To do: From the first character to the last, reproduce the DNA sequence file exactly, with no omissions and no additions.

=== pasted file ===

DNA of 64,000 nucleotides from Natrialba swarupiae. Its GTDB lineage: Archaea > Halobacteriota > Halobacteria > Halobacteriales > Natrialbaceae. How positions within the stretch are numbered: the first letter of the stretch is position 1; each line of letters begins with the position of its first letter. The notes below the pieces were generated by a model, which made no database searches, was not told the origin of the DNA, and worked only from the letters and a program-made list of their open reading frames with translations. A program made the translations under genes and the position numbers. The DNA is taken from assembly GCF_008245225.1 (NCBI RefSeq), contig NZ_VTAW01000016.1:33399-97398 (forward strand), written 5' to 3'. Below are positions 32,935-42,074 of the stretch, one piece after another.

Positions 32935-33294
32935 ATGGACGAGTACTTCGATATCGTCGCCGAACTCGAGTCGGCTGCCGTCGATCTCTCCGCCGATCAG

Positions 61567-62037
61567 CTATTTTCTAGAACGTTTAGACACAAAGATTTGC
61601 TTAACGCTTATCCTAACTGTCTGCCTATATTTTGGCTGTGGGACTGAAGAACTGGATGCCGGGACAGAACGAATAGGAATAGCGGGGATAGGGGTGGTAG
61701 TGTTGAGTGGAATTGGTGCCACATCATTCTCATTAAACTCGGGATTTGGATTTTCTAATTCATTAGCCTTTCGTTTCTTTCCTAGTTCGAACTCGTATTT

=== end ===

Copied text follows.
DNA of 64,000 nucleotides from Natrialba swarupiae. Its GTDB lineage: Archaea > Halobacteriota > Halobacteria > Halobacteriales > Natrialbaceae. How positions within the stretch are numbered: the first letter of the stretch is position 1; each line of letters begins with the position of its first letter. The notes below the pieces were generated by a model, which made no database searches, was not told the origin of the DNA, and worked only from the letters and a program-made list of their open reading frames with translations. A program made the translations under genes and the position numbers. The DNA is taken from assembly GCF_008245225.1 (NCBI RefSeq), contig NZ_VTAW01000016.1:33399-97398 (forward strand), written 5' to 3'. Below are positions 32,935-42,074 of the stretch, one piece after another.

Positions 32935-33294
32935 ATGGACGAGTACTTCGATATCGTCGCCGAACTCGAGTCGGCTGCCGTCGATCTCTCCGCCGATCAG

Positions 61567-62037
61567 CTATTTTCTAGAACGTTTAGACACAAAGATTTGC
61601 TTAACGCTTATCCTAACTGTCTGCCTATATTTTGGCTGTGGGACTGAAGAACTGGATGCCGGGACAGAACGAATAGGAATAGCGGGGATAGGGGTGGTAG
61701 TGTTGAGTGGAATTGGTGCCACATCATTCTCATTAAACTCGGGATTTGGATTTTCTAATTCATTAGCCTTTCGTTTCTTTCCTAGTTCGAACTCGTATTT